It is a truism that ‘people never look up’ and in that lies the power of up. any elevation lifts the gaze into voyeuristic pan-opticism regardless of the participants typical social positions.
During a discussion of the ‘norm-oriented’ transformations wrought by the process of entextualization Edwards indicates that
“… the elicitation of versions-for-the record is also a widespread research tool in the human and social sciences, in the forms of interview and questionnaire studies, ethnographic research, the elicitation of participant ‘protocols’, studies of oral narratives, autobiographical memories, and so on.”
[Edwards Discourse & Cognition (SAGE 1997) p130]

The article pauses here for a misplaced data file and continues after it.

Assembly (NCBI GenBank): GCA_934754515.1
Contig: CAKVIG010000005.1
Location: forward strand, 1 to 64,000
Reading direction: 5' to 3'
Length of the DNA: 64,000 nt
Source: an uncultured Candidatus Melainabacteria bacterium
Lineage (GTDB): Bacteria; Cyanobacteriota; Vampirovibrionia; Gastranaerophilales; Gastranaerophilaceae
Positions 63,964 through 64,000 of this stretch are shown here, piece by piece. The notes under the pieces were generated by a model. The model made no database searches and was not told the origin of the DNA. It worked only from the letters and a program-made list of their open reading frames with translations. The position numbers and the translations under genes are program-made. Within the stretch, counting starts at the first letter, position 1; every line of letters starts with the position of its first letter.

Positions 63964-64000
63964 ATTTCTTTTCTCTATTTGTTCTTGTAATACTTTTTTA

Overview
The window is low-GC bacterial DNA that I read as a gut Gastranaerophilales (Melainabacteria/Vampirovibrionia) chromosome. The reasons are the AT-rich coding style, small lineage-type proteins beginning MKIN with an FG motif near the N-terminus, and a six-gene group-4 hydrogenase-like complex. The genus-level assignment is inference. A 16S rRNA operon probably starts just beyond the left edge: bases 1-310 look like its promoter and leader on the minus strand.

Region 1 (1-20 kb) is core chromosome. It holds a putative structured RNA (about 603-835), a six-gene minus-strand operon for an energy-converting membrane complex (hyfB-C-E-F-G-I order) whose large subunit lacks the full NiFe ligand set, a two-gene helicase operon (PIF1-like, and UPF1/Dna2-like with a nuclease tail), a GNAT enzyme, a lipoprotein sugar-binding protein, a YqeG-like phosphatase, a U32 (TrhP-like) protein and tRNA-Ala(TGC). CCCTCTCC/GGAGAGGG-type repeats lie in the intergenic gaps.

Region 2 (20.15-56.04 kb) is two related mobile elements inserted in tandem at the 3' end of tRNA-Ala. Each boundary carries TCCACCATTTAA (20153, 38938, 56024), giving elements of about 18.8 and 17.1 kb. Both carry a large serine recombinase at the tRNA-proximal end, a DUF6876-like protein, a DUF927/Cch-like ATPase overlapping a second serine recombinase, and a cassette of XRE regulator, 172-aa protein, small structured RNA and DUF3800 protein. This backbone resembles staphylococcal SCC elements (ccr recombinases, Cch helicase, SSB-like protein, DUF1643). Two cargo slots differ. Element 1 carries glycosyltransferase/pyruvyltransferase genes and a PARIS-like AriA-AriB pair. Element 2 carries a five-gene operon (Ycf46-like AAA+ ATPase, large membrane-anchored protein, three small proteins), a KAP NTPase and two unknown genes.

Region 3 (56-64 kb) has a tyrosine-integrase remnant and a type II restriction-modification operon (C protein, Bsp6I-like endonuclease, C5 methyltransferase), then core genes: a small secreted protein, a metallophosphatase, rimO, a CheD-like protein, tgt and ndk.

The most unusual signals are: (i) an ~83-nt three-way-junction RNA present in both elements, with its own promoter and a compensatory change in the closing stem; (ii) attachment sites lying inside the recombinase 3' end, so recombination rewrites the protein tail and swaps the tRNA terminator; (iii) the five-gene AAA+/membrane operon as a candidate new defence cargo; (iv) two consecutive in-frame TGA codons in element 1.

This is enormously problematic for the study of us and our society, culture, and discourse because we take such textual products as though they reports on their ostensible objects when they are not. They are (Edwards continues) “discursive interactions to be analysed as such, rather than as methods for eliciting, however carefully and cautiously, thought and fact.” Indeed what such products give us is an image of the relations of power that produced them not the psychological, social, cultural, or discursive issues they are ostensibly ‘about’. Getting at those networks of relation of power is what we can do with such material and we need to refocus our efforts onto this and away from the epistemologically unsustainable study of those ostensible objects.